WSJ writes about how “credit-card companies, cellphone operators and retailers alike are aiming to create a phone that can be used any time, anywhere, to charge anything — even the time on a parking meter.”
Some of the systems use phones that emit an infrared beam or radio wave directly to a cash register; others involve a special chip embedded in the phone that can be waved over a scanner; and one has no new technology at all, using just a simple text message from the customer’s bank to his phone to authorize a credit transaction.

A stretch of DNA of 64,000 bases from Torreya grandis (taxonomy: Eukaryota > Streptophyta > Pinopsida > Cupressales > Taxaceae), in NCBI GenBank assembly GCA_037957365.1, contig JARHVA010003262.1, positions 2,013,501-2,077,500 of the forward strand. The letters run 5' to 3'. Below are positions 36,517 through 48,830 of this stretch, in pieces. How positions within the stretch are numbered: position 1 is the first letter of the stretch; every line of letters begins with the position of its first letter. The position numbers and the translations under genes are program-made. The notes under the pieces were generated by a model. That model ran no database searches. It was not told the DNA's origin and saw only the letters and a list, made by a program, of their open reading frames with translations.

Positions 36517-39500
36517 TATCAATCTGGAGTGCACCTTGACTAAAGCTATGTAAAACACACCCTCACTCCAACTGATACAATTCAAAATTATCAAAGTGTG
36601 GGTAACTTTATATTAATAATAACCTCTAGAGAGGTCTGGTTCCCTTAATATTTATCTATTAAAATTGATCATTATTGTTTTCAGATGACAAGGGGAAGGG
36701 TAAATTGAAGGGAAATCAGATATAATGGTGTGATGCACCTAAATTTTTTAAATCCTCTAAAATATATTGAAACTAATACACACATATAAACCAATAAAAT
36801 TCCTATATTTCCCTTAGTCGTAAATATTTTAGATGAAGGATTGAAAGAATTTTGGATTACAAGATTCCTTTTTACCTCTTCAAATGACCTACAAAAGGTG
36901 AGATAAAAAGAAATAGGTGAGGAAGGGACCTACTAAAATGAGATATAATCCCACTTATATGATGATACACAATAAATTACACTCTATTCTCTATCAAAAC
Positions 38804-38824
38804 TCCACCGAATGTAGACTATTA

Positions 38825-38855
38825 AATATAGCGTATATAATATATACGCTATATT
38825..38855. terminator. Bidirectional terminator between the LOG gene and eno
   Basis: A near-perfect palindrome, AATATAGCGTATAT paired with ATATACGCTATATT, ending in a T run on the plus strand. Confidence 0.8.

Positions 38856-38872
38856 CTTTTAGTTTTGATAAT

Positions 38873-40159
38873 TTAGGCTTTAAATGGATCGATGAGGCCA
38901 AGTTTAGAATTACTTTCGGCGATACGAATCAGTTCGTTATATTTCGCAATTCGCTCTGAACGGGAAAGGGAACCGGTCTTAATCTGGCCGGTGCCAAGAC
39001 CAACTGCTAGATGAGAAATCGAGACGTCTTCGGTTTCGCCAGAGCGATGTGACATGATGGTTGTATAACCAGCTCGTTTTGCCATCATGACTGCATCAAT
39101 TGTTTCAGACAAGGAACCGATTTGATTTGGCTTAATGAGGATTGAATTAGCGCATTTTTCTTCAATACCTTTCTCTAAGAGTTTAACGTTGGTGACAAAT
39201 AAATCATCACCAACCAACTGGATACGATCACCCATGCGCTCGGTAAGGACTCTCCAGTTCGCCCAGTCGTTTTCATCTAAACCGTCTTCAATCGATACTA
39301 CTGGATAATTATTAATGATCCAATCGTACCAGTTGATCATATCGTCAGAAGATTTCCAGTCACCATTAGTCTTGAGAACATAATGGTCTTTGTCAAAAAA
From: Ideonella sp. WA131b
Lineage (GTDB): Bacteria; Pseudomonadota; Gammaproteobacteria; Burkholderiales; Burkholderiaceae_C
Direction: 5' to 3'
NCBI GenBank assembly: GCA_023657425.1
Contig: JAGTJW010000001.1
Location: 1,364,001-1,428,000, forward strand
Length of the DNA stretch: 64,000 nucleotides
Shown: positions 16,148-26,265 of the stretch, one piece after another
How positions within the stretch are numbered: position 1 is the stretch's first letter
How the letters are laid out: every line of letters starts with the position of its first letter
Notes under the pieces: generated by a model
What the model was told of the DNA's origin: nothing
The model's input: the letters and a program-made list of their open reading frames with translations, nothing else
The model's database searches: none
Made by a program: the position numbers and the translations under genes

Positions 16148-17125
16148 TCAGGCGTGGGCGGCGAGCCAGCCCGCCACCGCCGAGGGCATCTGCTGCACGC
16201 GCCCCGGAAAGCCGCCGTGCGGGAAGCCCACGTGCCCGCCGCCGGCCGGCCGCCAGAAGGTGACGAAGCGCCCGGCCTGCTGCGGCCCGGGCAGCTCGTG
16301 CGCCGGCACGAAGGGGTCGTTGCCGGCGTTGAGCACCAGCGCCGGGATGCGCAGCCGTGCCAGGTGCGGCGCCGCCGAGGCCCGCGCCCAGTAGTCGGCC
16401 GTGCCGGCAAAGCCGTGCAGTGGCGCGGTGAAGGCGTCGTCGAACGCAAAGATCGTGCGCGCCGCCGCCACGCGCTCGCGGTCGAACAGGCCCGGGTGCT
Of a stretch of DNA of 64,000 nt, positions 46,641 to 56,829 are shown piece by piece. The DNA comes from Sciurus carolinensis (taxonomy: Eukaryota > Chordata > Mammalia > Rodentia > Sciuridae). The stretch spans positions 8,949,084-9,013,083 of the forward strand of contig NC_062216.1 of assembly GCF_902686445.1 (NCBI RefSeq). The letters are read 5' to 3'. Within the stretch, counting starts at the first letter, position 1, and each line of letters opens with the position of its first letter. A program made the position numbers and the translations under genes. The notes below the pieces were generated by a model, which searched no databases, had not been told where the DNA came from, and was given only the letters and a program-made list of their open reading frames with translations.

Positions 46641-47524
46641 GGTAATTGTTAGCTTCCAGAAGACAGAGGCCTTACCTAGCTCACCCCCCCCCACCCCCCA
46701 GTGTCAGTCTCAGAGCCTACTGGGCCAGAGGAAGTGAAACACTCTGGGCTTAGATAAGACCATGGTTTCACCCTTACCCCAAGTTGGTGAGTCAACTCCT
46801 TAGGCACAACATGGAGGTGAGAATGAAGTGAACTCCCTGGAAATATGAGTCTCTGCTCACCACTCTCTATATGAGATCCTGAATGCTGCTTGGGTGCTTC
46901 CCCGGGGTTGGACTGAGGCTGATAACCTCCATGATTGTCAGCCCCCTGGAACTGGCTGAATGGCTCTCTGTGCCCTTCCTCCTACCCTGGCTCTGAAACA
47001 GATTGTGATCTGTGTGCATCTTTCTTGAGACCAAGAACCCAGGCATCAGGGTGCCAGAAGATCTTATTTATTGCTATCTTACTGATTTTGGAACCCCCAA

The payoff for everyone from banks to telecom companies could be enormous. In Japan and China, people are more likely to have a cellphone than a credit card. Moreover, by pushing the credit card from the wallet to the phone, banks and card companies believe they can hook a new generation of consumers on the idea of charging things that today are covered by pocket change. For mobile-telephone operators, that would not only increase data traffic on their networks, but also place the cellphone even more squarely at the center of people’s daily lives.